Wendell Berry is a writer of fiction, non-fiction, poetry and editorial, as well as a cultural critic and a farmer. Frances O'Roark Dowell's The Second Life of Abigail Walker begins with an epitaph taken from one of his poems. Berry lives in north central Kentucky on a 125-acre farm called Lane's Landing. The intersection of humanity and landscape, the conviction that human beings must learn to live in harmony with the organic rhythms of the land, is at the center of his life's work. He specifically believes the answers lie in local connections, in people understanding and relating to the land that is directly under their feet.
Manifesto: The Mad Farmer Liberation Front (written in 1973) from which Frances O'Roark Dowell takes her epigraph, is a poem about just that. In it, Berry warns that mass marketing, profits, and our seemingly insatiable appetite for stuff (and more stuff) will be our demise, and that the only way for us to save ourselves, our society and, truly, the world, is to practice resurrection. Which is to say we must do things and do them close to home. Plow our own fields. Plant trees. Plant our bare feet in the dirt. Listen to the earth, each of us, with our own two ears.
Berry urges us to act close to home, and this is just what Abby does. In the process she befriends a fox, and like this fox, she treks in many directions until she finds her true path.
Manifesto: The Mad Farmer Liberation Front
Love the quick profit, the annual raise, vacation with pay.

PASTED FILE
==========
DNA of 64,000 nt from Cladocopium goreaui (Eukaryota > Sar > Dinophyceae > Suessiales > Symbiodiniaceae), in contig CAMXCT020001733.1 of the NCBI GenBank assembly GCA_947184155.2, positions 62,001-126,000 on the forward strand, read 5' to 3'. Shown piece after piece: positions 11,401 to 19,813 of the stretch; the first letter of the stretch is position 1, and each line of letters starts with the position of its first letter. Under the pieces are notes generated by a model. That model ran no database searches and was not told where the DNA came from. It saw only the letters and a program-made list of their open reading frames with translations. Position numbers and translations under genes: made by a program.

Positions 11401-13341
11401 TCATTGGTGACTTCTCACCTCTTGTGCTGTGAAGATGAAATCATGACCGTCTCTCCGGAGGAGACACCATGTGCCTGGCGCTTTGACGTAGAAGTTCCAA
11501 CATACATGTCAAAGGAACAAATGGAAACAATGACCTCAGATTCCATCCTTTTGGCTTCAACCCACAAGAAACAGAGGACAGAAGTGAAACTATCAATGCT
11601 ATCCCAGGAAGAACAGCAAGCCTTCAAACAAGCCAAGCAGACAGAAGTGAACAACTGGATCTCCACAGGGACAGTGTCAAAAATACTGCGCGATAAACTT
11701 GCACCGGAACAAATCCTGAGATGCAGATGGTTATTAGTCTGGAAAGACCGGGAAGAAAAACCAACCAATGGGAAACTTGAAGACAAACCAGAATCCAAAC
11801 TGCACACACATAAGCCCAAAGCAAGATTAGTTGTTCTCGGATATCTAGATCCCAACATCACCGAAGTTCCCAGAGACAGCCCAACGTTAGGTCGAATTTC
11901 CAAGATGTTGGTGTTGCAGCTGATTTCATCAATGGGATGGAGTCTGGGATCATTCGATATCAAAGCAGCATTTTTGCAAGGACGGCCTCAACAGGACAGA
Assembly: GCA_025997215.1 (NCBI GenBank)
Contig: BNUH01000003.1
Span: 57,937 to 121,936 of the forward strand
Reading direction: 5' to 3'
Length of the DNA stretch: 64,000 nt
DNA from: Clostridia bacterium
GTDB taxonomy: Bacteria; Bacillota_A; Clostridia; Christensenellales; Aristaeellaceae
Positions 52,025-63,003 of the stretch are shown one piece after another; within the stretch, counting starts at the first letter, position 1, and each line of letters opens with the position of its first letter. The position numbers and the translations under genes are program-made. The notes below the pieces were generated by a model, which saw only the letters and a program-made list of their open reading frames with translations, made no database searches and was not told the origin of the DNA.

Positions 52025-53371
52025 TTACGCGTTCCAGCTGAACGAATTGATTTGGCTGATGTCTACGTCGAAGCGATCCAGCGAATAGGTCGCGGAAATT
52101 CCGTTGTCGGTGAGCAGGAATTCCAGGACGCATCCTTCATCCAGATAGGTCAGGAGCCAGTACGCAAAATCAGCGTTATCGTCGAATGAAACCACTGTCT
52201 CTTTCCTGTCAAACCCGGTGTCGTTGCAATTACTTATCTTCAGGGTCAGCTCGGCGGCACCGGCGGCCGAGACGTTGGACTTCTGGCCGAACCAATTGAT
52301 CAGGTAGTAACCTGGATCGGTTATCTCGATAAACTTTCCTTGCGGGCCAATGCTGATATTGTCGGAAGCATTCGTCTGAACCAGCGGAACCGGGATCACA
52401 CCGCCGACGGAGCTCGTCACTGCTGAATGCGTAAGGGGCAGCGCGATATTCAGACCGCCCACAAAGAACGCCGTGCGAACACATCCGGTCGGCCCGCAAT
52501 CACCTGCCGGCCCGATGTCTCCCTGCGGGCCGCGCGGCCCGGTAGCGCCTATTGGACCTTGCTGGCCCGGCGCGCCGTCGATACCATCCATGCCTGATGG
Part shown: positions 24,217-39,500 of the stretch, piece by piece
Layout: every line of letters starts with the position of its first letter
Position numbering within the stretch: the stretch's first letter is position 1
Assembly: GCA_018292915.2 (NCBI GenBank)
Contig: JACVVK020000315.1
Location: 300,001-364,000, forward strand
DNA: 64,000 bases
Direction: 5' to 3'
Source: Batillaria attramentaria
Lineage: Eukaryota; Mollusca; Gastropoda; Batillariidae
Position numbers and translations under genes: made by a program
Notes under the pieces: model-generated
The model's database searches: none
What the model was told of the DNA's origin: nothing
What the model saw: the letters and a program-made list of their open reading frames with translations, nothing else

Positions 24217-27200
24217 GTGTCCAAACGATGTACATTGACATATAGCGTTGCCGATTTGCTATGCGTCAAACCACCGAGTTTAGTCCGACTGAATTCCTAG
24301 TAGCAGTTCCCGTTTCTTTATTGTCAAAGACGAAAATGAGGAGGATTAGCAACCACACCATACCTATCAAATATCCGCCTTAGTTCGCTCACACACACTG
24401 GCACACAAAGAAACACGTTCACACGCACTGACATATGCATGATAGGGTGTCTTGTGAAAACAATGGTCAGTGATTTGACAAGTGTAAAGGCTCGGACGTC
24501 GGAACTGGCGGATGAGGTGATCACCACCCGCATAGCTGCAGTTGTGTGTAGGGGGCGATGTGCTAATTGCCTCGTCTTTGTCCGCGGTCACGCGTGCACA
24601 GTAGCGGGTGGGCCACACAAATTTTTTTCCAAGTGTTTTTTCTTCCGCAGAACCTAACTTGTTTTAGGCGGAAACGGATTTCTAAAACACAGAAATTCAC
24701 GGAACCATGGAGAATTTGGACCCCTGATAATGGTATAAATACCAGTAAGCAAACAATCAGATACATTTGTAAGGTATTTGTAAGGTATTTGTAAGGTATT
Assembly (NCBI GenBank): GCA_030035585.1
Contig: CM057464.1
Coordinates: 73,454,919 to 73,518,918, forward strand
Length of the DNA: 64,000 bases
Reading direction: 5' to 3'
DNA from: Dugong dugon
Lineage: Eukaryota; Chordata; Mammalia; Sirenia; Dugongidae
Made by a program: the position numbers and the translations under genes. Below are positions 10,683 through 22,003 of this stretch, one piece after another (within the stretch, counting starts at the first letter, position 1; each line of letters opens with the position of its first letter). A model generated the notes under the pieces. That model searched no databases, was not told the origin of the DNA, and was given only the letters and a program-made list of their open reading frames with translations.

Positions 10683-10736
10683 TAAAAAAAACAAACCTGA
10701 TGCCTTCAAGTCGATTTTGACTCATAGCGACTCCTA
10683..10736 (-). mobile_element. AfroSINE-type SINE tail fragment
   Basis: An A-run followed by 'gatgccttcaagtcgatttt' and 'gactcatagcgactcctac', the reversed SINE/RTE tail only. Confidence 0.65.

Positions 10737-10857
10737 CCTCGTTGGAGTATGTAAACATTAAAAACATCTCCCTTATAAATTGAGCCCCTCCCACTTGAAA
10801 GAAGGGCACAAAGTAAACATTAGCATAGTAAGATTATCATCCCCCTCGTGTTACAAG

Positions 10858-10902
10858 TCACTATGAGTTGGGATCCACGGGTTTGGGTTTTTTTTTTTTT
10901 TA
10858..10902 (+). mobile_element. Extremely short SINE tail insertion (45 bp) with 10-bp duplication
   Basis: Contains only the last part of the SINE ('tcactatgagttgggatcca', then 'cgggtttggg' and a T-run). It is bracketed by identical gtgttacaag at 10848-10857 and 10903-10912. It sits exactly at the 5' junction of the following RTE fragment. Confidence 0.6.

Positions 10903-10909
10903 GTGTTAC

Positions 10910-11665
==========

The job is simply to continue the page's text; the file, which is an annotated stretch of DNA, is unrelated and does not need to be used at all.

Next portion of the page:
Want more of everything ready-made.
Be afraid to know your neighbors and to die.
And you will have a window in your head.
Not even your future will be a mystery any more.
Your mind will be punched in a card and shut away in a little drawer.
When they want you to buy something they will call you.
When they want you to die for profit they will let you know.
So, friends, every day do something that won't compute.
Love the Lord.
Love the world.
Work for nothing.
Take all that you have and be poor.
Love someone who does not deserve it.
Denounce the government and embrace the flag.
Hope to live in that free republic for which it stands.
Give your approval to all you cannot understand.
Praise ignorance, for what man has not encountered he has not destroyed.
Ask the questions that have no answers.
Invest in the millenium.
Say that your main crop is the forest that you did not plant, that you will not live to harvest.
Say that the leaves are harvested when they have rotted into the mold.
Call that profit.
Prophesy such returns.
Put your faith in the two inches of humus that will build under the trees every thousand years.
Listen to carrion - put your ear close, and hear the faint chattering of the songs that are to come. Expect the end of the world.
Laughter is immeasurable.
Be joyful though you have considered all the facts.
So long as women do not go cheap for power, please women more than men.
Ask yourself: Will this satisfy a woman satisfied to bear a child
Will this disturb the sleep of a woman near to giving birth
Go with your love to the fields.
Lie down in the shade.
Rest your head in her lap.
Swear allegiance to what is nighest your thoughts.
As soon as the generals and the politicos can predict the motions of your mind, lose it. Leave it as a sign to mark the false trail, the way you didn't go.
Be like the fox who makes more tracks than necessary, some in the wrong direction.
Wendell Berry delivered the 2012 Jefferson Lecture at the John F. Kennedy Center for the Performing Arts in Washington, D.C. The annual lecture, sponsored by the National Endowment for the Humanities is the most prestigious honor the federal government bestows for distinguished intellectual achievement in the humanities. You can read the full text of his lecture here.
Photograph of Wendell Berry from The Fellowship of Southern Writers
This article was originally published in September 2012, and has been updated for the
August 2013 paperback release.
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